The 'stimulus' should be shelved

Lawrence Kudlow:

Wednesday night's House tally on the Democratic stimulus package, where not a single Republican voted in favor, was another shot across the bow for this incredibly unmanageable $900 billion behemoth of a program that truly will not stimulate the economy. Sure, the Democrats won on a party-line count. But Team Obama is now regrouping in the face of mounting criticism of this package.

GOP economist Martin Feldstein revoked his prior support of a stimulus plan in Wednesday's Washington Post. "In its current form," Feldstein wrote, "[the plan] does too little to raise national spending and employment. It would be better for the Senate to delay legislation for a month, or even two, if that's what it takes to produce a much better bill. We cannot afford an $800 billion mistake."

Clinton economic adviser Alice Rivlin made the same point in testimony before the House Budget Committee. Her message: Divide up the package and slow down the process.

And Sen. Richard Shelby told CNBC that Washington should "shelve the stimulus package" and instead attack the banking and credit problem first -- probably with a government-sponsored bad bank that would relieve financial institutions from their toxic-asset problem. Mr. Shelby believes the credit crunch remains the biggest obstacle to economic recovery.

Later in the day when I interviewed Senate Republican leader Mitch McConnell, he agreed with Shelby that the stimulus plan should be shelved. For the first time -- as far as I know -- McConnell pledged to vote no on the package. Instead he wants larger tax cuts and smaller spending. McConnell might be willing to change his mind if the package changes, but he told me he didn't expect that to happen.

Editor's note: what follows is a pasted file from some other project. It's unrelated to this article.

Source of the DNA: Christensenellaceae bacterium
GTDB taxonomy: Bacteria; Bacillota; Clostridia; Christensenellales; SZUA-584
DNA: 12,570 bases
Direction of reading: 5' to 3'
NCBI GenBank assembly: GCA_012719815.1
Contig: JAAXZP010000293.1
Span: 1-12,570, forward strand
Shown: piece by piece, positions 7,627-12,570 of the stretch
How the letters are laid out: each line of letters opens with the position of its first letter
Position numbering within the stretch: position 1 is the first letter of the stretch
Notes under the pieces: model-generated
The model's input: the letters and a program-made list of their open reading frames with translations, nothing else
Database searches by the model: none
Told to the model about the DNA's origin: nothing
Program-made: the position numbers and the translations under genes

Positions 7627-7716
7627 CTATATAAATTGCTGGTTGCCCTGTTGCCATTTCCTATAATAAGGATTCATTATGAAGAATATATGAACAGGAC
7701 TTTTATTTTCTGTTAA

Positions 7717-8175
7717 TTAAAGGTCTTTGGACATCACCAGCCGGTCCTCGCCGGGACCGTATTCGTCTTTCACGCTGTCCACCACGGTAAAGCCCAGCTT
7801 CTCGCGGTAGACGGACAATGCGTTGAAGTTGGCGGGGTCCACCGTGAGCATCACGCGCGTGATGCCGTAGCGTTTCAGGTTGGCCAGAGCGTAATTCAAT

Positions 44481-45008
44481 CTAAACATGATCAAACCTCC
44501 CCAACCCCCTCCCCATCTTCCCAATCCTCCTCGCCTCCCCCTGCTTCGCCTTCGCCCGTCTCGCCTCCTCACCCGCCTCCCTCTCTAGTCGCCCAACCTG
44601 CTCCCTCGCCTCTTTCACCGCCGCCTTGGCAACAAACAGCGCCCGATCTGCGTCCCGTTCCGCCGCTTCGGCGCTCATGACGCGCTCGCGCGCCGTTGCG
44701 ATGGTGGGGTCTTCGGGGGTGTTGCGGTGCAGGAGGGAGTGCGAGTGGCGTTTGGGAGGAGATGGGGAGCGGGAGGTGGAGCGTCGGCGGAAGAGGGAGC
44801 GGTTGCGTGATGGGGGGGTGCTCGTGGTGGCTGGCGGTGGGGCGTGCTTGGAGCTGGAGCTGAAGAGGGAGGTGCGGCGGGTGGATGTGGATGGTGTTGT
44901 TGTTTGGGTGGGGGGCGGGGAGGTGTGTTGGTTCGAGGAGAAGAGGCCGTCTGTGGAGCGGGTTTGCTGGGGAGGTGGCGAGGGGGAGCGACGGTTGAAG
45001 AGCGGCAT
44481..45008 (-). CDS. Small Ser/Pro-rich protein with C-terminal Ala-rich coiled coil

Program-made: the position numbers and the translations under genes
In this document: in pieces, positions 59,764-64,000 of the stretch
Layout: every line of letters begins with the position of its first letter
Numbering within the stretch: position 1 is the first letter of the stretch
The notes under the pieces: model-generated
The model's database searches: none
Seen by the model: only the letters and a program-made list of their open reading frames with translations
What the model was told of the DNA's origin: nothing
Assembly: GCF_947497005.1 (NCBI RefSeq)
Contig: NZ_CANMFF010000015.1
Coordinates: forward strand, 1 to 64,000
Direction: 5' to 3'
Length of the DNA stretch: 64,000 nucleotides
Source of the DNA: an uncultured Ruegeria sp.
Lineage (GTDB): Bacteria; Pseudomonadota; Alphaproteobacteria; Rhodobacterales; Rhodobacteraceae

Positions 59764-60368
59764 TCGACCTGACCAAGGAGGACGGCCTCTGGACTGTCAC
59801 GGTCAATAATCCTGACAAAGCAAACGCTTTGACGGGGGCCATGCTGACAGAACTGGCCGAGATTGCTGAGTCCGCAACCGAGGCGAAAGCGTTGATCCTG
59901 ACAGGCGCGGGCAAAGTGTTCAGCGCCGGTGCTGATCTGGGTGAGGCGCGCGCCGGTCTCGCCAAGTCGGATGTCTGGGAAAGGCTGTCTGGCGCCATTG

And in what may prove to be the biggest stimulus-package hurdle of all, news reports suggest that Team Obama is contemplating as much as $2 trillion in TARP additions to rescue the banking system in one form or another. That would be $2 trillion on top of the nearly $1 trillion stimulus package.

Government spending, deficits, and debt creation of this magnitude is simply unheard of. So the added TARP money will surely imperil the entire stimulus package as taxpayers around the country begin to digest the enormity of these proposed government actions. Financing of this type would not only destroy the U.S. fiscal position for years to come, it could destroy the dollar in the process. What's more, the likelihood of massive tax increases -- which at some point will become front and center in this gargantuan funding operation -- would doom the economy for decades.

By the way, Scott Rasmussen's latest poll shows that already -- before the new TARP money is included -- public support for the humongous stimulus package has dropped to 42 percent.

...

I posted on the Rasmussen survey earlier and it shows that the Democrats are the ones out of touch with the voters. This mess is piling up to be as big a Democrat screw up as the Clinton health care debacle. If the Republican Senators can hold tight they can defeat this package and maybe even get one that makes more sense. This package could be setting the GOP up for big gains in 2010.

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